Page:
The Hunt for Variegated Cotoneaster
Strange odyssey takes author to forgotten lands at garden centers and a rare expedition to … Maryland
By George Graine, Fairfax Master Gardener
“To make a great garden, one must have a great idea or a great opportunity.”
—Sir George Sitwell in “Essay on the Making of Gardens” (1909)
The renowned Michael A. Dirr has described it his way, “Cotoneaster horizontalis ‘Variegatus:’ Leaves are edged with white, turn rose red in autumn; considered one of the daintiest of variegated shrubs.”
From my experience, it is certainly one of the slowest growing and hardest to find plants. The hunt for the variegated cotoneaster was undoubtedly the most elusive of all my plant searches.
It began many years ago when a small-leaf variegated cotoneaster was available at the annual Virginia Master Gardener College Silent Auction in a one-gallon pot. This was an interesting plant that looked similar to a small green leaf cotoneaster called Tom Thumb. For reasons I cannot fathom, the bidding on this plant became so outrageously high that it resulted in my reluctance to play for pay. The final bid far exceeded a typical retail price. Although the auction money went to a good cause, I withdrew from the bidding.
After a few years my special plant was not doing well. Apparently it was being overtaken by fast growing plants, and the variegated cotoneaster was unable to tolerate this intrusion in the space I had originally allocated. Maybe it was being sun starved, too, but to relocate this plant would have created heartache. Disappointed again, I watched as this trophy plant expired.
Now fast forward at least four years from this earlier experience. The wholesale catalog of a nearby garden center indicated that it had variegated cotoneaster in three-gallon pots. Great! I hustled down to close the missing link, so to speak, for my plant collection. But again, I confronted disappointment. I was met with the “no such plant exists” routine, and to add further insult “we have never carried it on the lot.” The second statement was, of course, redundant if the first statement was true. This really irritated me, but I kept my calm and showed the ignorant employee the catalog. It clearly indicated this plant exists, and the garden center’s inventory listed it in a three-gallon pot. I said “No thanks” when I was told they could special order a plant.
Later, in a eureka moment (I was really desperate and annoyed), and with the help of the Internet I found another large full service garden center (not where the original purchase was made) that carried variegated cotoneaster in two-gallon pots. Was I willing to take on another disappointment? Fact is I became more determined than ever to find the plant that seemed to confound the otherwise competent garden centers.
Driving across the Virginia state line into the exotic state of Maryland, I was smug with satisfaction, having been assured this garden center had variegated cotoneaster in a two-gallon pot. It was an easy drive to this never-visited garden center, and when I got there, I was, indeed, impressed with the variety of plants and tidiness. As I walked around, several thoughts came to me. Did I make a foolish trip? Was I suckered just to visit the nursery? More importantly, did they really have variegated cotoneaster? I noticed the prices were on the high side compared to Virginia, but this was consistent with the suburban Maryland location. By this time, and remembering my past frustrations, I decided price would be no object. Did I care if my children would not inherit an extra 30-50 bucks?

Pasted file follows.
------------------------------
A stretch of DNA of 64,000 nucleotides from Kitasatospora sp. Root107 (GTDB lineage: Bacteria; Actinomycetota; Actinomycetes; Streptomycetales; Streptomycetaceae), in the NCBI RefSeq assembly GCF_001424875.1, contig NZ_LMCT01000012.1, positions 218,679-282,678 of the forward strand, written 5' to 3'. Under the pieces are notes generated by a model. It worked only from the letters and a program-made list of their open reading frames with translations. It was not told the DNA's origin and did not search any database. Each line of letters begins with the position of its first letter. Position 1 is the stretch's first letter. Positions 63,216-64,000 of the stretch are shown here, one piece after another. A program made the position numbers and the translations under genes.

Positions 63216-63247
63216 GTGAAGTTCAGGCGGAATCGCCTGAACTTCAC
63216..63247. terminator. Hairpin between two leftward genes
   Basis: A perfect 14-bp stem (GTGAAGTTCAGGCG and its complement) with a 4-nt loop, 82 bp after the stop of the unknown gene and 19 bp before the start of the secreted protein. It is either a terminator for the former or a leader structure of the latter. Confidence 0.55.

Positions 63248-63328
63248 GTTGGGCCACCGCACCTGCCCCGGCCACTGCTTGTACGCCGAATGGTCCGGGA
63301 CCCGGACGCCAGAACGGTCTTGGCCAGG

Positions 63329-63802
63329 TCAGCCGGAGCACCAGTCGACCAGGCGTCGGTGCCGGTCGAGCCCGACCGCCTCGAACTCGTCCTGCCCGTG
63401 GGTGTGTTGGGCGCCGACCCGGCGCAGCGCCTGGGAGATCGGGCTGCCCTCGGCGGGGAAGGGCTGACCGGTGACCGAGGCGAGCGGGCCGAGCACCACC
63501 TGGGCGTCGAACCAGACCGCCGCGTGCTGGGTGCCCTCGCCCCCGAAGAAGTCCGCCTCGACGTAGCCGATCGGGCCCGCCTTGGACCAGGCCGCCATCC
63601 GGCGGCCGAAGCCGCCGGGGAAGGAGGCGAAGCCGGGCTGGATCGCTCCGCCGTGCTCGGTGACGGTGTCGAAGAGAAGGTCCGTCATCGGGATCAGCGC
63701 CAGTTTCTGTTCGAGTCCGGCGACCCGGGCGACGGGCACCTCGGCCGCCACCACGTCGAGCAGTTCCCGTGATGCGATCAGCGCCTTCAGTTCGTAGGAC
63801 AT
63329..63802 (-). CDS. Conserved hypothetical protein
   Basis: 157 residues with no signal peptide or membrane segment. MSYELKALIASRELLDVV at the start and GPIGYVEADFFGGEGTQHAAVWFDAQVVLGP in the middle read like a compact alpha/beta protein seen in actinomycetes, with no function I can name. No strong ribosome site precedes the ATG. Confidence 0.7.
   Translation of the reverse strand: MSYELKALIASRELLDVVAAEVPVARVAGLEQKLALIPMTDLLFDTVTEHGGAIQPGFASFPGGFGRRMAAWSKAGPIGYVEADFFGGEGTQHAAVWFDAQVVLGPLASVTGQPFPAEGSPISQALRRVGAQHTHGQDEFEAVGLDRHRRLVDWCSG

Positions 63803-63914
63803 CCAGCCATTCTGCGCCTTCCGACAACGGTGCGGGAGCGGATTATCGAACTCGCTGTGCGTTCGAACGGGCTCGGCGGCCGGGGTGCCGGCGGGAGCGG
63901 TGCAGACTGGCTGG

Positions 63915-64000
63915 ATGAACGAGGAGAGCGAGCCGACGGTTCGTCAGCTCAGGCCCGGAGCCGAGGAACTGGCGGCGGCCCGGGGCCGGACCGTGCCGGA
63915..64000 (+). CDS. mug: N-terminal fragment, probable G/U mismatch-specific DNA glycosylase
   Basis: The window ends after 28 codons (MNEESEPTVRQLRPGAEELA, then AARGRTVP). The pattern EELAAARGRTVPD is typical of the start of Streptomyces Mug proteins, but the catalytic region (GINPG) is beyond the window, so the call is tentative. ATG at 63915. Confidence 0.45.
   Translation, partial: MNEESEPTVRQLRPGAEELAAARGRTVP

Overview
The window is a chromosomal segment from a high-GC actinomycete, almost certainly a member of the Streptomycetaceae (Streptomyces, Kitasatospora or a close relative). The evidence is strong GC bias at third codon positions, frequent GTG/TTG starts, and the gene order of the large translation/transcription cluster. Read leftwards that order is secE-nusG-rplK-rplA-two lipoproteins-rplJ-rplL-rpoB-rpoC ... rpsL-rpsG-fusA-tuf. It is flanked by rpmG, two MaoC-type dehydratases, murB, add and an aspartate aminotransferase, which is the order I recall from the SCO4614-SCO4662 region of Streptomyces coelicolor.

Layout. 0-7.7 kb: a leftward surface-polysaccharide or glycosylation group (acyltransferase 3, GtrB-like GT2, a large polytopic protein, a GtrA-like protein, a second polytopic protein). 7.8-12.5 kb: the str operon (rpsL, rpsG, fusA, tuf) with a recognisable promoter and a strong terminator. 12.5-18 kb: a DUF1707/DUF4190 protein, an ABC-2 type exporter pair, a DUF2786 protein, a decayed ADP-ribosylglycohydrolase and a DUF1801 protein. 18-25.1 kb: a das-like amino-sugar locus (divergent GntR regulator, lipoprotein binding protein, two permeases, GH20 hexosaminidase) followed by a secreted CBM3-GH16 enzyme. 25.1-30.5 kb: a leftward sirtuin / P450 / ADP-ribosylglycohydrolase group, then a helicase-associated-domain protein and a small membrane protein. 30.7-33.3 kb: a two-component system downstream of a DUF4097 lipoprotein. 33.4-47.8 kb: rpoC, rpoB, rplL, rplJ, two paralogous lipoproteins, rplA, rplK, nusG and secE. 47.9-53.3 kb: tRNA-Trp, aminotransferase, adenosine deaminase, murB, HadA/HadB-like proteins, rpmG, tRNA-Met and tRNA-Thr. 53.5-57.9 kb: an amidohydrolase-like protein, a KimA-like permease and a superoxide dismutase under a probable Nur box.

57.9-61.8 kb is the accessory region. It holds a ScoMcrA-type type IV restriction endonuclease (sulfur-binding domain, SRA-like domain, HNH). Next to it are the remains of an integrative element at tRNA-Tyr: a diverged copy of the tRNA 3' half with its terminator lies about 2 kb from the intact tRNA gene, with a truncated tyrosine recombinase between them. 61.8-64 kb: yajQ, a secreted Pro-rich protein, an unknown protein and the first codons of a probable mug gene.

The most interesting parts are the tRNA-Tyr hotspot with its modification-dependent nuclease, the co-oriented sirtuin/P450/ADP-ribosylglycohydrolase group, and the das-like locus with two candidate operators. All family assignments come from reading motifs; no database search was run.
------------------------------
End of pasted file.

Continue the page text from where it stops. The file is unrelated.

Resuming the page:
Now the real adventure begins. The first and then the second employee I talked to gave me a “Hmmm…Let me see” as the second finally found the cotoneaster collection. Oh darn! Not a variegated cotoneaster in the bunch. Depression set in as memories of similar experiences came rushing back to my mind. Annoyed, I was about to high tail it out of there when the second employee spotted a guy packing a Felco pruner and other tools of the trade hanging on his belt. This worker, clearly a pro, said, “Sure we have variegated cotoneaster -– follow me.” It turns out they were in a different location. I did not bother to ask why. Incredibly, the garden center had four plants in great shape, all in two-gallon Monrovia pots and with full explanatory plant tags. Almost speechless, I thanked the man and selected a plant.
Although I was in a foreign horticultural land, I came prepared; I was wearing my contractor polo shirt when I walked up to the cashier with plant in hand. “Do you accommodate people in the trade,” I asked? Not a problem. The cashier rang up my purchase which included a 20% discount. I was elated! I suppose the discount paid for the extra gas, but it also contributed to my euphoria.
Now as is often the case with gardeners, I needed to address the problem of where to put the plant, especially considering the location of the expired variegated cotoneaster. Not to worry, I said to myself. I will figure that out and make sure this plant will be front and center so that every time I walk by I will smile and think –- yes, the wait was worth it.
Manual of Woody Landscape Plants, by Michael A. Dirr